15.06.2014

Pregnant women exposed to flu

The following recommendations provide guidance for the management of pregnant women with presumptive exposure to listeria in three clinical scenarios: women who are 1) asymptomatic, 2) mildly symptomatic but afebrile, and 3) febrile with or without other symptoms of listeriosis (see Fig.
No testing, including blood and stool cultures, or treatment is indicated for an asymptomatic pregnant woman who reports consumption of a product that was recalled or implicated during an outbreak of listeria contamination. There are no data to guide the management of an exposed, afebrile pregnant woman with mild symptoms that do not strongly suggest listeriosis.
Initiating a program of fetal surveillance seems prudent for women in whom listeriosis is diagnosed or strongly suspected because of exposure and fever with or without other symptoms, although studies and data do not exist to point to one best plan for such testing. However, the incidence of listeriosis associated with pregnancy is approximately 13 times higher than in the general population (8). When it is symptomatic, infection generally presents as a nonspecific, flu-like illness with fever, myalgia, backache, and headache, often preceded by diarrhea or other gastrointestinal symptoms (9, 11). A pregnant woman who ate a product that was recalled because of listeria contamination and who is afebrile but has signs and symptoms consistent with a minor gastrointestinal or flu-like illness (such as mild myalgia, mild nausea, vomiting, or diarrhea) can be managed expectantly (ie, the same as for an exposed, asymptomatic pregnant woman). Pregnant women are about 13 times more likely than the general population to get listeriosis (8). The incidence of listeriosis associated with pregnancy is approximately 13 times higher than in the general population.


Invasive listeriosis, defined as isolation of listeria from a normally sterile site (typically blood or cerebrospinal fluid), is uncommon. Although recommendations exist for treating pregnant women with listeriosis (10, 13, 14), few guidelines exist for management of cases of possible exposure in pregnancy.
There is no reason to alter or begin fetal surveillance in asymptomatic women with known or presumptive exposure to listeria.
Maternal infection may manifest as a nonspecific, flu-like illness with fever but can result in severe fetal and neonatal infection, leading to fetal loss, preterm labor, neonatal sepsis, meningitis, and death. Maternal infection may present as a nonspecific, flu-like illness with fever, myalgia, backache, and headache, often preceded by diarrhea or other gastrointestinal symptoms. Although there are no prospective data to guide recommendations for the care of pregnant women with known or presumptive exposure to listeria, outbreak-related cases of listeriosis have highlighted the need for such guidance.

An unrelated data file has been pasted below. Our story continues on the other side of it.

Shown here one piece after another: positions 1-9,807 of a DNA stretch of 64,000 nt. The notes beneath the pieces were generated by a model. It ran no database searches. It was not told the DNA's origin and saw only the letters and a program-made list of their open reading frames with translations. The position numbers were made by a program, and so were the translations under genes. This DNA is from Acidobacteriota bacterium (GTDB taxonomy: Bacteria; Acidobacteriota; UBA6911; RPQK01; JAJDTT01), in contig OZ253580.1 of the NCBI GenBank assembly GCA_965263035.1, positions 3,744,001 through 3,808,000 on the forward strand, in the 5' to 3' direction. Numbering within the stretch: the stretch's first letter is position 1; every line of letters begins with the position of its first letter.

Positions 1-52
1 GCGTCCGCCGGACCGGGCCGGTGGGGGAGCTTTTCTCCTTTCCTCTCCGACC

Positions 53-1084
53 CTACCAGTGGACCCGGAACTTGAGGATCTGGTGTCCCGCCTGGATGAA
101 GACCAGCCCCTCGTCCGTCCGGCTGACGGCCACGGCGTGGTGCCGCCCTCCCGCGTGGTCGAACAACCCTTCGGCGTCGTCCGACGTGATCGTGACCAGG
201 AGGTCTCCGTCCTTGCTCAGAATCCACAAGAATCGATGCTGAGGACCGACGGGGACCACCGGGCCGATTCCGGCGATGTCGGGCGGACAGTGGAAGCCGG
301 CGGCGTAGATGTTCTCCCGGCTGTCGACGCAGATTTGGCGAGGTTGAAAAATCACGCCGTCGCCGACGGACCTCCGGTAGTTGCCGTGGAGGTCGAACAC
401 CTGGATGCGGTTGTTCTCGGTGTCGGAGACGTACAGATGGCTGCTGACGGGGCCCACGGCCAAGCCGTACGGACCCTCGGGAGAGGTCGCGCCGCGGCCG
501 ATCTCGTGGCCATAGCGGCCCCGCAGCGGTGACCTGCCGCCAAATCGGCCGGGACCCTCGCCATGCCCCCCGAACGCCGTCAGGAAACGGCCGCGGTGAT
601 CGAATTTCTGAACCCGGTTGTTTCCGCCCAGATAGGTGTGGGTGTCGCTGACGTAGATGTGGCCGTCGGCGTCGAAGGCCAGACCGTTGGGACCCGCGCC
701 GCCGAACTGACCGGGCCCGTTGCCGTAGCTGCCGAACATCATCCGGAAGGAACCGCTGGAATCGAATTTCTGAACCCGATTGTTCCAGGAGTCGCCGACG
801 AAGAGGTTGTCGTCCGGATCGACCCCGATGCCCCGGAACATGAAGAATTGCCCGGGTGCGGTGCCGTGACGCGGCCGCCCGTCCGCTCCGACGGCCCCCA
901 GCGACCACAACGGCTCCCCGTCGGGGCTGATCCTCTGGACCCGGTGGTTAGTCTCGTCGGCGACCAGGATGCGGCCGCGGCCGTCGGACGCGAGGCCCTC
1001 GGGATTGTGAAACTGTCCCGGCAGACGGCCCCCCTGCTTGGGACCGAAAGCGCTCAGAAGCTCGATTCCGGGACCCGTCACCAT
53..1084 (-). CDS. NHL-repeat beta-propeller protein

Nearly all pregnancy-associated cases of listeriosis occur in otherwise healthy women with no additional predisposing risk factors (9). A case series of 11 pregnant women with listeriosis and an accompanying review of 222 cases in the literature found that approximately one in five pregnancies complicated by listeriosis resulted in spontaneous abortion or stillbirth; approximately two thirds of surviving infants developed clinical neonatal listeriosis (9). Women who are allergic to penicillin, ampicillin, or both present a clinical conundrum; trimethoprim with sulfamethoxazole is the generally recommended alternative to ampicillin (14).


Pregnant women should be advised to avoid foods with a high risk of contamination with listeria (see Box 1).
This Committee Opinion provides background information on listeriosis in pregnancy as well as management recommendations, largely based on expert opinion, for known or suspected cases of listeriosis in pregnancy that are associated with outbreaks and product recalls. Management recommendations for cases of known or suspected listeria exposure during pregnancy, such as those associated with an outbreak or product recall, are summarized in Figure 1. Pregnant women have been advised to avoid foods with a high risk of contamination with listeria.
A pregnant woman who ate a product that was recalled because of listeria contamination and who is afebrile but has signs and symptoms consistent with a minor gastrointestinal or flu-like illness can be managed expectantly.



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